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  1. The first rule in treating anyone who has been traumatized is don’t re-traumatize the person! This should be obvious and should not need research to support this approach. This first rule leads to a second rule: Establish a trusting positive working relationship.
    Some people may feel a need to talk about the traumatic events quickly. Other people want first to feel safe with the person that they are talking to. As bpdtransformation points out therapy can take years, partially because it can take years to establish a trusting relationship when someone has been badly traumatized in life.
    Safe space is crucial in any therapy, but is not achieved just by being nice to someone for a few weeks. One always has to show utmost respect for the person’s real life experience and their time frame. This is one reason why it is so hard to do research on trauma, as unless one takes an individualized approach, results will always be mediocre at best.

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    • Concerning long-term psychotherapy, here is a recent metaanalysis out tracking the results of 2-3 year length psychotherapy that are encouraging:

      Knekt’s Helsinki Psychotherapy Study – Randomized 3 year long-term vs. 6 month short-term psychotherapy study:

      The intuitive, expectable outcome was present here : more human-to-human help usually is better, up to a point.

      They should do a 3-5 year study of intensive psychotherapy for psychosis versus only medication for psychosis. If done well, it could produce some shocking results, similar to Open Dialogue.

      Here’s an example of what it could do… Mehl-Madrona’s study of 51 psychotic clients treated with intensive psychotherapy and very limited medication, and followed up on average about 5 years:

      The results are on page 70 of the file.

      If this type of study were done on a larger scale, it could be very dangerous indeed to drug companies.

      Norman, maybe you should write some essays for the site. You are a good writer.

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      • Thanks!

        I actually have submitted a couple of articles with more to come. You can also read some posts at my blog site: or at my website I’ve been impressed with your comments too. I would be interested in communicating with you as it seems that your experience coincides with my interests. I’ve spent most of my career devoted to trying to help people who fit the diagnosis of “borderline personality” to live happy and healthy lives. I have no interest in simplistic techniques to just reduce some symptoms. All people, especially those who have been deeply traumatized, deserve respect and support, as they struggle to regain a sense of themselves. The psychiatric industry tends to just want these people to go away and stop showing up in the emergency rooms without offering any hope for a real future. Transformation is possible but it takes dedication on the part of the therapist and the individual.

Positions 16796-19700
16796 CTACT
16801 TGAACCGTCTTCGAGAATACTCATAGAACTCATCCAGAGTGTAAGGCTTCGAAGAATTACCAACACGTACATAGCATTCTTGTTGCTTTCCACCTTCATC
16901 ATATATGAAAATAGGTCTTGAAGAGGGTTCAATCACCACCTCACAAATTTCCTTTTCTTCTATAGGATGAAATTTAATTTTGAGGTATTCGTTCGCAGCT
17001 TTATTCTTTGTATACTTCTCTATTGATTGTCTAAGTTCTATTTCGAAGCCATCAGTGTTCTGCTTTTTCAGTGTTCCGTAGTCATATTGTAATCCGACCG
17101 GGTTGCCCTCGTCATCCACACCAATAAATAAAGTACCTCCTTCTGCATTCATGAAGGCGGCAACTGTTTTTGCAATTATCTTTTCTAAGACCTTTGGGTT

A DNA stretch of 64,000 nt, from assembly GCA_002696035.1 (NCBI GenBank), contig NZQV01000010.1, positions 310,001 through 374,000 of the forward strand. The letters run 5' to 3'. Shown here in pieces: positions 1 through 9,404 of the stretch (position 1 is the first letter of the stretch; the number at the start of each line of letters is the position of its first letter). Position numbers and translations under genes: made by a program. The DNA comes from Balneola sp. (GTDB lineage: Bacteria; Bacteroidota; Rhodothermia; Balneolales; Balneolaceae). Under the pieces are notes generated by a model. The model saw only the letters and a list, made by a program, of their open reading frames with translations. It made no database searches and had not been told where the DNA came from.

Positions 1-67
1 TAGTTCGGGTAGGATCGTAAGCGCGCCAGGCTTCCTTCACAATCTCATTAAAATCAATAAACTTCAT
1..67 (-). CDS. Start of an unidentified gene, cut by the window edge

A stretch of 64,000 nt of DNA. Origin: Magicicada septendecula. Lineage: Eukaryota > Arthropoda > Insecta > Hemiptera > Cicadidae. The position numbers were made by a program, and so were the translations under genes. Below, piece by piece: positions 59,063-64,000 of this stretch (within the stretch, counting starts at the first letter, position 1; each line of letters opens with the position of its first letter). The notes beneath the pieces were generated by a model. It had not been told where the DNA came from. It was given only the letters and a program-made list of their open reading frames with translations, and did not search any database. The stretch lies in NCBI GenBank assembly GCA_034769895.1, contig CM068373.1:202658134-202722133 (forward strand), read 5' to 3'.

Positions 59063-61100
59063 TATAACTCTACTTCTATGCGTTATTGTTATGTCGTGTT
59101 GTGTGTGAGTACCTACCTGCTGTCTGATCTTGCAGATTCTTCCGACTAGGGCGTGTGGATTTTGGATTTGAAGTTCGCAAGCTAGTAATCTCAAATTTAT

In my whole life experience the one thing that has impressed me the most is how some deeply traumatized individuals can hold onto empathy and hope despite their experience of how horrific some people can be. We can all learn from the values some abused individuals hold onto despite their experiences that should leave them giving up on the human race. These people leave me in awe and with deep respect.

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    • Good point about the importance of establishing a trusting relationship with one’s therapist, especially for those of us with a trauma history. It has been empirically established that the relationship with one’s therapist is the greatest factor in determining the perceived success of treatment by both the patient’s and the therapist’s perspective. This is more important than any particular treatment modaility that is used in the service of treating trauma.

      While I always like the idea of someone being ‘nice to me for a few weeks’ (over not having anyone at all to listen to my problems!) that’s not, unfortunately, how the trauma therapy process unfolds. Dr. Hoffman is right to say that ‘trauma therapy’ can never be a exact science. It is better thought as a labor of love and an art form. It requires a special person to be able to be present to someone’s pain. It also requires creativity to be able to address the trauma in a way that feels honoring to the patient as well as using modalities that are suitable in a particular case. Trauma treatment requires an individualized treatment plan which is part of the ongoing assessment that a skilled trauma therapists does during the course of their work with a client.